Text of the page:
“Lord have mercy!” Mary Dell exclaimed, hopping off the ground a bit as she waved her hands wildly in the air. “I can see the face of the heinous creature!” She turned on her heels, which were clad in the latest summer sandal fashion, and headed towards the house.

“Where are you going?” I asked between laughs.

“To get my gun!” she responded, as if there were any need to ask.

“Wait, wait, wait.” I said. “Let’s not kill it.”

“Why on earth not?” she asked as she crept back to the birdhouse.

“It’s probably already eaten the eggs.” I said. “So let me get it out and take it away somewhere.” I knew if it came out on its own Mary Dell would show it the business end of her revolver. And a very stylish revolver it was sure to be.

Amazingly, Mary Dell agreed to help. The plan was to hold a bag under the birdhouse, simply flip the latch that held the front of the birdhouse shut, the front would then open, and the snake would fall into the bag.

Yeah, right.

The plan began well enough,  but the longer we took, the more the frightened snake poked its head from the birdhouse. Each time it did, Mary Dell screamed and the snake retreated. I couldn’t stop laughing at their dance, but with each appearance of the snake’s head it became harder and harder to keep Mary Dell from going for her gun.

Stepping backwards to pick up the bag for the snake I tripped over the splitting maul we had yet to put away. I fell against the post supporting the birdhouse. The startled snake poked through the hole again, but this time about a foot of its body came out and hung suspended in air for a few seconds as it looked at us. I was certain I heard several cats being slaughtered simultaneously when I realized it was only Mary Dell screaming again. She had seen the length of snake pour from the hole, tongue flicking, shining eyes staring at us. The snake retreated again but it was too much for Mary Dell.

In as fluid a motion as you could imagine Mary Dell bent down and picked up that ten pound splitting maul. This tiny woman, clad stylishly in fashionable summer wear, charged past me. She raised the splitting maul completely over her head, screamed the cry of the insane, and smashed it into the birdhouse. In an instant, the birdhouse and post came out of the ground, complete with concrete still caked around the base. It fell with a thud. The birdhouse was cracked in several places and I could see the snake moving on the inside, still alive, but unable to get out. This was even better, I thought.

“Mary Dell, since the birdhouse is on the ground now, you hold the bag open with one shovel while I use the other shovel to slide the birdhouse into it.” I said quickly.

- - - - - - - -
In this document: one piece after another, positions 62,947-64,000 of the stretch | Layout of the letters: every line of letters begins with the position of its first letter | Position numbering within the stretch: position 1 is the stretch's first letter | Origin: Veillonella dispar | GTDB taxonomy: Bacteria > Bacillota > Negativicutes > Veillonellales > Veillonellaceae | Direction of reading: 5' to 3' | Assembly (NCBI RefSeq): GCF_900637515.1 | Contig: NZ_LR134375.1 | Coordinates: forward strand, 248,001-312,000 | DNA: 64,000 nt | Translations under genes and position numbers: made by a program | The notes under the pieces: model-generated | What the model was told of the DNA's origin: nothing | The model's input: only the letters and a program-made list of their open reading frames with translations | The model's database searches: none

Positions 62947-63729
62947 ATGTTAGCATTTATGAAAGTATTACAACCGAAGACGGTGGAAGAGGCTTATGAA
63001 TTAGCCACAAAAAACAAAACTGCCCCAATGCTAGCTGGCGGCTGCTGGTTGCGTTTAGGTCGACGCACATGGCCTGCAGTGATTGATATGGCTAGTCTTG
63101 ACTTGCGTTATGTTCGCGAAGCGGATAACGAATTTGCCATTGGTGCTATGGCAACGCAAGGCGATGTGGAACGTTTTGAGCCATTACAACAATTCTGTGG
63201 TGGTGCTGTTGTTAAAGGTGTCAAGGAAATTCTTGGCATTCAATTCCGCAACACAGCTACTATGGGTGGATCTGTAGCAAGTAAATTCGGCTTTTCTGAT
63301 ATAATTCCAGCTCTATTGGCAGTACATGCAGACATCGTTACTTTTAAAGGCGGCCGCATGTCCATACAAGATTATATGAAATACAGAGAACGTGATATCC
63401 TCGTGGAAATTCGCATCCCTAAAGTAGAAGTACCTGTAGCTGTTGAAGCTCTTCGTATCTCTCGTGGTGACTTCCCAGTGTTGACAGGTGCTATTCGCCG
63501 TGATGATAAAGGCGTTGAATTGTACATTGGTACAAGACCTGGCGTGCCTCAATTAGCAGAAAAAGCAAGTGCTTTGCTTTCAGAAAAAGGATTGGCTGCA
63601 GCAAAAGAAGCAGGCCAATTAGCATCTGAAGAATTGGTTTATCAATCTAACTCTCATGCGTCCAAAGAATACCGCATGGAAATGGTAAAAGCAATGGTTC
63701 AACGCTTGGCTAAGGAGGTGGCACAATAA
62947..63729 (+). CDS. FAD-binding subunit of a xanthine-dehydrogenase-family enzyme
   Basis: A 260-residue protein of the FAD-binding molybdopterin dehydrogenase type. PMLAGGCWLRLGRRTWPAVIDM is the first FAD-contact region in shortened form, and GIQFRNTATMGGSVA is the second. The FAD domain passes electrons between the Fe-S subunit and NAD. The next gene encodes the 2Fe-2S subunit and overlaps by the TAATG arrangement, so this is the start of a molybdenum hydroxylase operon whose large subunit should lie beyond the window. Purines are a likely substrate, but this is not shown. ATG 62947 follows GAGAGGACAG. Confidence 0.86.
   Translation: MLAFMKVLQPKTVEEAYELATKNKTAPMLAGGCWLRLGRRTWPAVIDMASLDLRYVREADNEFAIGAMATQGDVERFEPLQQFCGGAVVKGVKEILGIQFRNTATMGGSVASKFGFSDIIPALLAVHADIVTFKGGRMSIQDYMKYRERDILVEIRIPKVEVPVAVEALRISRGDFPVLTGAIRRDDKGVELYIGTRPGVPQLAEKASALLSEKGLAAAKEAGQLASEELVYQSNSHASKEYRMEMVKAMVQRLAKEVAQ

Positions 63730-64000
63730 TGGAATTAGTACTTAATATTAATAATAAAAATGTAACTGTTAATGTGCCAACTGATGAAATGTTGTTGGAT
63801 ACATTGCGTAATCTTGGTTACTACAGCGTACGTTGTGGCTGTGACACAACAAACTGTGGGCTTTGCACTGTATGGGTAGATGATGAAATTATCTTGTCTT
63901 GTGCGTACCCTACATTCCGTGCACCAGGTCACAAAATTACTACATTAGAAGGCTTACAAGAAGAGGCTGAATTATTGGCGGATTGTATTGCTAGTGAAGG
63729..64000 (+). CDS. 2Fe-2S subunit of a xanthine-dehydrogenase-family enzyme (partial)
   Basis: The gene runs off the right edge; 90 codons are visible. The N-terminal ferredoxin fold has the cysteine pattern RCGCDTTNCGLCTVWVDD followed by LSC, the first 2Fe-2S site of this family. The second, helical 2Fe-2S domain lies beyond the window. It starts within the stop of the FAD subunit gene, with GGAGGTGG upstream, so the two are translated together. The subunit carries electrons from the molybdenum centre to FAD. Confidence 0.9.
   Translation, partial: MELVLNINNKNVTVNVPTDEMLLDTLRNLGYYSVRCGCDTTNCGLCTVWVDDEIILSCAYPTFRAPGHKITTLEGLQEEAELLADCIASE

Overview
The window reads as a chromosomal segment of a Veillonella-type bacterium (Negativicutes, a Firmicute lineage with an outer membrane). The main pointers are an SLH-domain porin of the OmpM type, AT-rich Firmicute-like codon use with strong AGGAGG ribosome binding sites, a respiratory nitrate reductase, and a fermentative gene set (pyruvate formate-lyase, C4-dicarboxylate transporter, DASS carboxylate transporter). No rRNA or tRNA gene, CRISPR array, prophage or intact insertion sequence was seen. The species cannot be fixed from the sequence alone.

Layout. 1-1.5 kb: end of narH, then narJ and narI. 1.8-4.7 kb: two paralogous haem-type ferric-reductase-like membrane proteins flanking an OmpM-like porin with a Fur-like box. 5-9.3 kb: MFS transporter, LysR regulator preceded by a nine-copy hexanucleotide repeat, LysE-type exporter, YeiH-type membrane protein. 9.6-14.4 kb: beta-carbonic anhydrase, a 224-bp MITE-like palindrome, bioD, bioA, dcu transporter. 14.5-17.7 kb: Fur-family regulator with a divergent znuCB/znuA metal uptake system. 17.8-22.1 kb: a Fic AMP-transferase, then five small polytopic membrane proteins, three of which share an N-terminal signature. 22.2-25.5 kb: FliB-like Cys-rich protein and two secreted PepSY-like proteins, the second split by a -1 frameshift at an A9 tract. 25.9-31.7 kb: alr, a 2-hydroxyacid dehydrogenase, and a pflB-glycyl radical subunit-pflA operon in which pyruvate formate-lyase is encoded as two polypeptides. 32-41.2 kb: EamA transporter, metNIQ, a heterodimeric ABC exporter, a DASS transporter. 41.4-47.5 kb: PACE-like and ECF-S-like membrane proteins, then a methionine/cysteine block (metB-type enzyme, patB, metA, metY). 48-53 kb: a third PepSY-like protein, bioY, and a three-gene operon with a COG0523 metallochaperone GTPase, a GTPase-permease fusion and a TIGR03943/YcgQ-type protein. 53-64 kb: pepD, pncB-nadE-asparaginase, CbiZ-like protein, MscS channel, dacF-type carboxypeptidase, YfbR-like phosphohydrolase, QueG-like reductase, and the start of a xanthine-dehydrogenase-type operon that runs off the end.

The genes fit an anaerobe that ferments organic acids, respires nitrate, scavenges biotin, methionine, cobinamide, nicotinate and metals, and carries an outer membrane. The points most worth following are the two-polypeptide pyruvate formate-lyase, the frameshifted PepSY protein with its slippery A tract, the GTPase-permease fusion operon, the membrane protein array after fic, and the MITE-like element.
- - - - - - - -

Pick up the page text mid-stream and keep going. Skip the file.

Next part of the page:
“You don’t mean it.” she said with a crazed look, eyes darting.

“It’s ok. It can’t get out of the birdhouse.” I said trying to convince Mary Dell, although I wasn’t entirely convinced myself.

“Oh yes it can get out!”, Mary Dell said as she headed to the house with an itchy trigger finger.

“Let’s just try one more time.” I said. Mary Dell reluctantly returned and gingerly picked  up a shovel. “Go ahead.” I said. “Just hold the bag open while I push the birdhouse inside.” Mary Dell leaned down, inches away from the birdhouse,  and slowly started to open the bag. “That’s good.” I said. “Don’t worry. The snake won’t come out.”

It came out.

The snake didn’t just exit the birdhouse, it shot half its body length from the birdhouse directly towards Mary Dell. Just as quickly though, it retreated back into the broken birdhouse.

What I heard next was metal hitting the ground as the shovel Mary Dell had held fell back to earth. Mary Dell didn’t scream and run to the house, she screamed the entire way to the house. I never actually saw her. I only saw bushes move in the wake of her running past, a sun hat on the walkway and a summer sandal lodged in the yarrow. I returned to the snake and took only seconds to slide the birdhouse into the bag. Closing the bag tightly, I headed to the house. Luckily, Mary Dell had regained some composure and agreed to talk to me through the glass of the closed (and locked) storm door.

“Where is a good place to take the snake?” I asked, stifling a laugh. “I want to take it someplace where it won’t find its way back to scare you again.” I hoped that would be incentive enough for her to help me but I knew there were probably hundreds more in the woods just like the one I had in the bag.

I wasn’t prepared for what happened next. Mary Dell suddenly looked totally at ease, a smile came over her face, and she stepped outside with me and the snake.

“Actually, I just thought of a grand place.” she said pleasantly. “Turn right on the main road, go two miles, turn right at the church, take the very next left, and go to the end of the road. It’s a fabulous place for a snake. Just turn it loose there.”